The Beat Generation were a group of artists from the 1950s who emerged after World War II. They believed in rejected cultural standards, innovations of new style, use of illegal drugs, rejection of materialism, and an anti-conformist culture. They were in favor for a “simpler lifestyle, living in cheap apartments, staging poetry readings, happenings and film screenings.” (pg .5 Introduction)

In the film “A Movie (1958)” by Bruce Conner, author J. Hoberman explains that all of the images are “hand drawn from 16mm newsreels and travelogues, as well as stag films, academy leader, and a Hopalong Cassidy western film.” (pg. 94). The film is considered to be an endless loop that can be seen as an installation in a gallery. It has been described as a “Self-reflexive exercise for the academics, a deconstructive anti-narrative, a materialist joke on the power of background music, or even a Pop-Art masterpiece for avant-garde film” (pg.94).  “A Movie” has is a film that has many different aspects that make it unique. It seems that the film does not have a direct plot. Brackhag stated that Bruce Conner grew up in a small town in Kansas, where there would be nothing but dry air, no wind, silence, and a large blue dome in the farm. He stated that it reminded him of The Wizard of Oz. The blue dome became a figurative of “death as the great adventure of destruction” (pg. 130). In  “Film at Wit’s End”, Brackhage,also stated how Bruce Conner created the film “Report” based on the assassination of President John F. Kennedy and used 8mm film to created “peril and terror when Oswald was shown walking down the hallway” (pg 132). There were many shots that were constantly repeated in the film. Throughout the film, there are many metaphors for death. In Conner’s films, there are an array of emotions felt, such as sadness one minute, and the next happiness and laughter.

Hoberman also wrote about Jack Smith and his film “The Flaming Creatures” and how it was “discontinuous, primitive and sophisticated, hilarious and poignant, and avant and nostalgic,” (152)  and allowed the viewers to feel an array of emotions when watching this film.  The film is disembodied and strange than other films of its day.

Soviet Cinema and the Choreographic

Soviet filmmaking changed the Communist society. The Soviets believed that films lead to freedom and sought out anyway to teach the people Communism. They created trains that would educate people in film and advertise literacy. The best film school of the time was in Moscow. Sometimes the films used would only be for propaganda. The socialists believed that class structure is destroyed by capitalism and material life is determines the social, political, and intellectual processes of life. In “Man with a Movie Camera”, the cameraman becomes the character. The camera man is how the audience identifies with the characters throughout the film. In “Battleship Potemkim”, the use of montage, popularized by Sergei Eisenstein, allowed for change in cinema. It changed the syntax and linear progression of the film, It allowed for different point of views to be shown in the film. It also created high tension and suspense in film.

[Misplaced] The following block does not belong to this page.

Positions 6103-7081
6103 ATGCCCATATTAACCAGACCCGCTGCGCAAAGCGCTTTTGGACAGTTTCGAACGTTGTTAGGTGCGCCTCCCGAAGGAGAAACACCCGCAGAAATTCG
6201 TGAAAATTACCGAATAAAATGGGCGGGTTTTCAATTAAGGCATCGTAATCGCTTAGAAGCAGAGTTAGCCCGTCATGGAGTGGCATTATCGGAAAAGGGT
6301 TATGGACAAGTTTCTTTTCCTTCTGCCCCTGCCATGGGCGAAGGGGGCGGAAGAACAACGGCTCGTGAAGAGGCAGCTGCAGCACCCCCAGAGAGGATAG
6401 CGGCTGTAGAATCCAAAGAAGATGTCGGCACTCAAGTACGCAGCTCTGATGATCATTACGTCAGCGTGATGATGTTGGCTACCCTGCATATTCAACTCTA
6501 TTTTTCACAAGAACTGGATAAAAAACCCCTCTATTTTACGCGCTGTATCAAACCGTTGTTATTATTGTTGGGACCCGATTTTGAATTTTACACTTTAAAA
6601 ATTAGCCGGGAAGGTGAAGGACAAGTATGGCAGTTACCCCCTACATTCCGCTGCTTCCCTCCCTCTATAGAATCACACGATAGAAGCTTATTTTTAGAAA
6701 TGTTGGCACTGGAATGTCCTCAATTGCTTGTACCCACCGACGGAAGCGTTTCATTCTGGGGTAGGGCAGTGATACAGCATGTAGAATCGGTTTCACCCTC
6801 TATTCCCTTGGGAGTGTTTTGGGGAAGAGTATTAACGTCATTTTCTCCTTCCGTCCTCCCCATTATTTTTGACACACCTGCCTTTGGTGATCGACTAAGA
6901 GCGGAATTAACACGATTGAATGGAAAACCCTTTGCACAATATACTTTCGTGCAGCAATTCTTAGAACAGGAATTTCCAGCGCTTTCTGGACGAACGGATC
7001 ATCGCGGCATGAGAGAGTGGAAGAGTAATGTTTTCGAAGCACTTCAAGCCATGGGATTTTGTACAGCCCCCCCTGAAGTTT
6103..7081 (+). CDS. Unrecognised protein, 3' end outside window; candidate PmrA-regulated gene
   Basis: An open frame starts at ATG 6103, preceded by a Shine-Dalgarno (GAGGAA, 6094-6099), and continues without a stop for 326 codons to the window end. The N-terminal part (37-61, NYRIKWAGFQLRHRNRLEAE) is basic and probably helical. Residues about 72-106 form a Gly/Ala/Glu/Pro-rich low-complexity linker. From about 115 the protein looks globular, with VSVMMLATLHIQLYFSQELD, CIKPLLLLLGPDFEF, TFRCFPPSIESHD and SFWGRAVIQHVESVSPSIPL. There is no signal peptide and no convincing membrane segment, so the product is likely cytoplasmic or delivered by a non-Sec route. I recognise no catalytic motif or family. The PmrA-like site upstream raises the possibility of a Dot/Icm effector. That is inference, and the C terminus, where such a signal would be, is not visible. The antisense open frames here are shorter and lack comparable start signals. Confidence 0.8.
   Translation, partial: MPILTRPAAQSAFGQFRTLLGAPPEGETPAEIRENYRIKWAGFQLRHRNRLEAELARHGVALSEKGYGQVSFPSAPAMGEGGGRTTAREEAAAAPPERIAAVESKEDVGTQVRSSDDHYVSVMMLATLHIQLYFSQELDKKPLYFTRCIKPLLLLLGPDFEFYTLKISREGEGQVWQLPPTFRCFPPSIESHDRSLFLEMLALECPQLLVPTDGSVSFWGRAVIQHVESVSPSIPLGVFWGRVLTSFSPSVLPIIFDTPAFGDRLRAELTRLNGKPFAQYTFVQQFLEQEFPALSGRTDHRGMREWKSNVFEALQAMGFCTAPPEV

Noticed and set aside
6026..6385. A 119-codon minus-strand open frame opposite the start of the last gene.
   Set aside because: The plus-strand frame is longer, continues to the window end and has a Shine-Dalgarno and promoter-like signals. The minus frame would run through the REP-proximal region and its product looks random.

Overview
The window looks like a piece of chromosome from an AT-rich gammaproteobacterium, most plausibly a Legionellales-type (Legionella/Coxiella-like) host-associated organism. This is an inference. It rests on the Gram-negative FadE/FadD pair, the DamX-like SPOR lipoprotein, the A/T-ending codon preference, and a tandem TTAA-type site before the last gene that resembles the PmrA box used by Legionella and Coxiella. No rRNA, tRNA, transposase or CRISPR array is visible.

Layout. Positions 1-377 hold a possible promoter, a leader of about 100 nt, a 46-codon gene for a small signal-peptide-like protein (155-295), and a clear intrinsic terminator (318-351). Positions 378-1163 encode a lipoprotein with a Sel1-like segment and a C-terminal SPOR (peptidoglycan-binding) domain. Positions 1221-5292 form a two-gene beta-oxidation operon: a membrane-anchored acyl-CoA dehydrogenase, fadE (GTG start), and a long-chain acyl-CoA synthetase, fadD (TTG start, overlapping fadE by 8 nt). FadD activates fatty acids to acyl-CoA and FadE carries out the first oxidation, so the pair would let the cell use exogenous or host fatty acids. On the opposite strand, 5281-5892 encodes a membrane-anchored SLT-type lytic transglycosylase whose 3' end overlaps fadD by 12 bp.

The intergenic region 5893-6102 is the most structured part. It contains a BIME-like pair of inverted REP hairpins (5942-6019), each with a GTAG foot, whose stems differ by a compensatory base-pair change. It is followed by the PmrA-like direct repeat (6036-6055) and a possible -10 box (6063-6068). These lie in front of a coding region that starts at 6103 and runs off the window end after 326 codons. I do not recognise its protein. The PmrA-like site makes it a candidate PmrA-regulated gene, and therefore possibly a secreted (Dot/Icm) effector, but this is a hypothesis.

In “Film at Wit’s End”, Brakhage, stated how Bruce Conner created the film “Report” based on the assassination of President John F. Kennedy and used 8mm film to created “peril and terror when Oswald was shown walking down the hallway” (pg 132). There were many shots that were constantly repeated in the film. Throughout the film, there are many metaphors for death. In Conner’s films, there are an array of emotions felt, such as sadness one minute, and the next happiness and laughter.

In “Meshes of the Afternoon”, Brakhage states that the film “Meshes of the Afternoon”, created by Maya Deren was about personal and psychological problems. It also has early styles and inspiration from avant-garde films and their film makers. In “Cinematography: The Creative Use of Reality”, Maya Deren states that film must “be a total experiment and relinquish the narrative disciplines it has borrowed from literature and its timid imitation of the casual logic of narrative plots.” She is stating how film must be unique and allow the audience to create their own interpretations of the film.  Judith Mayne writes about women in early cinema and the issues of primitive, racial, and feminism in early film.

Fantasia and Hugo

The two films I watched outside of class this week were “Fantasia” (1940) and “Hugo” (2011). “Fantasia” has many animated segments that were combined with music, constructed by the Philadelphia Orchestra. It opens up with scenes showing the orchestra in a blue background, in half light and half shadow. They fade into abstract patterns, along with animated lines and shapes that reflect the sound and rhythms of the music. They are also synchronized. The first segment also consisted of graphic animation. Oskar Fischinger was a German artist who created abstract animated films. He was hired by Disney to create the film, but Dinsey believed that  his work was too abstract. Oskar Fischinger also believed that his work was too abstract for the audience and left in the middle of the production of “Fantasia”. Fischinger’s work was mostly used as a background for the first segment. The other ones included actual animation, such as “The Sorcerer’s Apprentice” with Mickey Mouse.

The film “Hugo” is a representation of Georges Meilies’s life in the eyes of a young boy named Hugo. Hugo is an orphan who lives in a major French train station maintaining the clocks. Before his father was killed by a museum fire, he and Hugo went to see Georges Meilies’s films and also worked on an broken automaton found in a museum. The automaton was Georges Meilies’s.  This film connects to life of Georges Meilies and his famous works, including “A Trip to the Moon”. It also discusses the sad and hard life after the success with the major films. Georges Meilies had to sell the films to other companies and had to open a toy store in the train station because he lost a lot of his money. He became hopeless until Hugo and his goddaughter Isabelle helped him realize that his work has meaning and brings life and entertainment to others.